"One set of key issues is the policies, housing, healthcare and so on. The other set is the politics of it and the emotional connection, which is very important, between the government and the people. So I thought the lunchtime rally at Boat Quay is a good occasion to address these points."

Initially this apology appeared to be artificial because it only surfaced when PAP sensed that the mass had been drifting away from PAP during the election campaign. However, I appreciated the sincerity of PM Lee after he announced his new cabinets within ten days after the election although the net effect has yet to be seen. He showed the exit signs to Wong Kan Seng, Mah Bow Tan and Raymond Lim who should be accounted for the lapses in homeland security, housing and transport policies.

(The last cabinet meeting held 10 days after polling day to thank the outgoing ministers. 2011)

PAP's systematic use of fear as a strategy to silence critics was so successful that it had become a permanent feature of the Singapore political landscape. But the climate of GE 2011 was far from fearful. Lee Kuan Yew chose to use the same tactic on Aljunied GRC, threatened the voters and humiliated the opposition:

"If you are in Aljunied, ask yourself: do you want one MP, one non-constituency MP, one celebrity, two unknowns, to look after you? Or, have two ministers, one Speaker of Parliament, one very good ground worker (Ong Ye Kung) and Cynthia Phua to look after the place?

"What will happen to your property values and your own comfort, the drains and mosquitoes and so on in the five years? You have this celebrity, he has been away 30 years, he comes back, how does he connect with us?

"It may well happen. If they win, in which case, the people of Aljunied live with the results. The only way people learn is when they have to pay a price."

Lee Kuan Yew openly declared that losing Aljunied would not be a major setback. “If Aljunied decides to go that way, well Aljunied has five years to live and repent.”

Goh Chok Tong was the only cabinet minister supported George Yeo strongly at all cost: "If one GRC is lost, as Minister Mentor (Lee Kuan Yew) said, we can accept the result. I agree with that. Sooner or later we are going to lose one. But my view if we lose Aljunied, that is a different matter……What mistake has he made? You can take a minister and criticise him for not delivering on perhaps housing and transport. Like Wong Kan Seng you can say he let Mas Selamat escape. George Yeo, what has he done to deserve this?"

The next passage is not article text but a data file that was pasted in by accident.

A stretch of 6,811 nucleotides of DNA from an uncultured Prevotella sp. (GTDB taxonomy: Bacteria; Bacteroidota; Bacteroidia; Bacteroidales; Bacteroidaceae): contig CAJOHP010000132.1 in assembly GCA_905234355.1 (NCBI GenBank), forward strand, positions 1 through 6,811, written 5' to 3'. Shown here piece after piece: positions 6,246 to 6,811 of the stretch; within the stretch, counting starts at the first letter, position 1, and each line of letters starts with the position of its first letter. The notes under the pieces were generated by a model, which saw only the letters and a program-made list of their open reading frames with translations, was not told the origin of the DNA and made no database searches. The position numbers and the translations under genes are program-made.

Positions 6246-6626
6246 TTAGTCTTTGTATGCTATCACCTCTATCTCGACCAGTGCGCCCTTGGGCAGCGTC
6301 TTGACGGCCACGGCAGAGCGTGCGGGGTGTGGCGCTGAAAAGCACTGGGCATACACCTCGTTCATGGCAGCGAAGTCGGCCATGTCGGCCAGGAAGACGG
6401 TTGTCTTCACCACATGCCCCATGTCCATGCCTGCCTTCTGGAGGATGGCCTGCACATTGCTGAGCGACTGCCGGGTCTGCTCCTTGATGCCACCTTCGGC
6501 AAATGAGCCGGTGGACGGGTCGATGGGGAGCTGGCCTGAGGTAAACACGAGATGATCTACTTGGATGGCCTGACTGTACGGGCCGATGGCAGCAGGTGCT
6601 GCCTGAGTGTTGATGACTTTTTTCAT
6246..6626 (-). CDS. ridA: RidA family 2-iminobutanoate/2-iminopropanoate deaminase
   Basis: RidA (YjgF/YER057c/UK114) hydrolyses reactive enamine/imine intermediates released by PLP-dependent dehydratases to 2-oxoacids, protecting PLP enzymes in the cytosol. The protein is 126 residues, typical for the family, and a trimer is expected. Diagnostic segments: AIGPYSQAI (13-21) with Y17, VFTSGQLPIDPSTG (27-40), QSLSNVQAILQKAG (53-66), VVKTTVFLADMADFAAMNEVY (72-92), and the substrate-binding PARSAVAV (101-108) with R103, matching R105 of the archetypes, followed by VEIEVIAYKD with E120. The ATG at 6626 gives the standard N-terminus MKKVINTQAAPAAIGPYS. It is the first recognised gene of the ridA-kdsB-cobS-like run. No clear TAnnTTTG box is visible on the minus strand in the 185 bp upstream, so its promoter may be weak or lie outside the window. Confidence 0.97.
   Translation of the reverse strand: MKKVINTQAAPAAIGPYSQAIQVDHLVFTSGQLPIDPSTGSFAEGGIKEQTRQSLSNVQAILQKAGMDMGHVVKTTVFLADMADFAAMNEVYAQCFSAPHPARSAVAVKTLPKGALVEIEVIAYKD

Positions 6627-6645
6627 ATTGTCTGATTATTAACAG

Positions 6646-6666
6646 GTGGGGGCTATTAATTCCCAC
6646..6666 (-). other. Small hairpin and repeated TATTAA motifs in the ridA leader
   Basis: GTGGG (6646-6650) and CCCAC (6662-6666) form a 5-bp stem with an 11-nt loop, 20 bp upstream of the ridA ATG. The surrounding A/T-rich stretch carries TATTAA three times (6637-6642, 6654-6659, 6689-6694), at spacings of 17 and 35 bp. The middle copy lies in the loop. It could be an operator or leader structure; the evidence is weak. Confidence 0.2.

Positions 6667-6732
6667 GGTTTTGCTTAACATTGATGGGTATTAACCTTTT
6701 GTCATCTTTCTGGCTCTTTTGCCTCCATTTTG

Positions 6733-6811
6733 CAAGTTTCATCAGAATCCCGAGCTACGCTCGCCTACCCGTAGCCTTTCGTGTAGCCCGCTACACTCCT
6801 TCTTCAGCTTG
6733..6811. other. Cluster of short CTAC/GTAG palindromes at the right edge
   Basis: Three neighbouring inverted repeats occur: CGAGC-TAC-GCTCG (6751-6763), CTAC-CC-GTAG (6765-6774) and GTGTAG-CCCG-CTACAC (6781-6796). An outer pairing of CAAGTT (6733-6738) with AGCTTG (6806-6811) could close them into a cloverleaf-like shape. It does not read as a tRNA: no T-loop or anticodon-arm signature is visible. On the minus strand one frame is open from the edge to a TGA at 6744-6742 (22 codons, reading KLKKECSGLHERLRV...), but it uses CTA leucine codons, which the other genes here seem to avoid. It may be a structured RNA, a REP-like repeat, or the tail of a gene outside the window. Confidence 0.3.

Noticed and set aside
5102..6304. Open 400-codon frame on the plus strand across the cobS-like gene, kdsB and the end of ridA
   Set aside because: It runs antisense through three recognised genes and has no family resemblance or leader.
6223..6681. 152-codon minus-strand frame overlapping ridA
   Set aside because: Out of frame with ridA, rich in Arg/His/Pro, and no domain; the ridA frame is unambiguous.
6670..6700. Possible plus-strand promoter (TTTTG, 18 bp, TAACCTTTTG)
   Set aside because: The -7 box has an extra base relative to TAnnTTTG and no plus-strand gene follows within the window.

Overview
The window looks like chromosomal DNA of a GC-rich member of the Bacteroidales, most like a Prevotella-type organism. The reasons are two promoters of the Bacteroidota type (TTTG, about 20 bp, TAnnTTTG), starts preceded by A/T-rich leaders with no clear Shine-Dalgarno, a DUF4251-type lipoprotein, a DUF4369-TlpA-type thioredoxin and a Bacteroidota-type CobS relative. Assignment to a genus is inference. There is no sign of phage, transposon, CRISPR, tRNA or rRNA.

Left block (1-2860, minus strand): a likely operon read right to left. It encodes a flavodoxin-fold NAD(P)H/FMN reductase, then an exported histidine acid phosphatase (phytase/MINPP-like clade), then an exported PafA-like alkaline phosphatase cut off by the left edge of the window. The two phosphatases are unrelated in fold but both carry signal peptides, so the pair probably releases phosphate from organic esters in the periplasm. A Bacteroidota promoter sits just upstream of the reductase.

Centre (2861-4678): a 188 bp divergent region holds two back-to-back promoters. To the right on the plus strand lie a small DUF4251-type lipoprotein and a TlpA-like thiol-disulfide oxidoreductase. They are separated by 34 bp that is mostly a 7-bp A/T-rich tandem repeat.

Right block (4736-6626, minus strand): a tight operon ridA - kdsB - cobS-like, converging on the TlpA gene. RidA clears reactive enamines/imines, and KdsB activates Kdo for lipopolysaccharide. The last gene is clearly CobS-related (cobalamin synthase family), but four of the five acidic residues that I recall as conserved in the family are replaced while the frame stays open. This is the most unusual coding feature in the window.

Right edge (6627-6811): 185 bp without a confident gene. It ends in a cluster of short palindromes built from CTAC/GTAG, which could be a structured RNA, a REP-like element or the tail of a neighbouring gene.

Between Goh Chok Tong and Lee Kuan Yew, they have at least one strategy in common. Goh Chok Tong adopted the same “price-tag” approach to discredit the opposition. In less than a week after proclaiming that he would not comment on candidates outside his GRC, he made a U-turn and launched a sarcastic criticism of his former principal private secretary (PPS) Tan Jee Say:

“He was an able, hardworking PPS, but I did not think he would make it as a Permanent Secretary.”

PM was quick to sense that the fear factor did not work well in connecting with people anymore and he had his personal fear arising from such fear tactic as well. He feared that such threatening approach would generate a negative impact on PAP nationwide. He also felt that the impact generated from Lee Kuan Yew was likely to be far greater than Goh Chok Tong. Hence, he responded immediately to distant himself by declaring that Lee (KY) and Lee (HL) were different entities. Each of them entitled to their own view. However, his father’s view was not his view.

In the days leading up to the election, the emergence of a large group of internet savvy’s Singaporeans articulated their minds fearlessly in the social media. They even showed open, bold support for the opposition. Their confidence seemed infectious, spreading quickly among the people.

In the space of just a few years, the various opposition parties had clearly undergone a remarkable transformation, producing candidates to match any PAP team in their professional credentials. In the nine-day campaigning period, they had drilled into people’s heart and soul and improved their respective public standing. Indeed, the Workers' Party had risen to be a star so much so that the PAP had to do last-minute scrambling to come up with new campaign strategies. After the election, PAP has to do soul searching and acknowledge that the party was inflexible with outdated style of connection with the mass. They have to engage citizens in policy making and treated citizens with better care from now on. Most importantly, I wish to see the new government managing the country with heart and respecting the dignity of our citizens, not a profit making's Singapore Inc.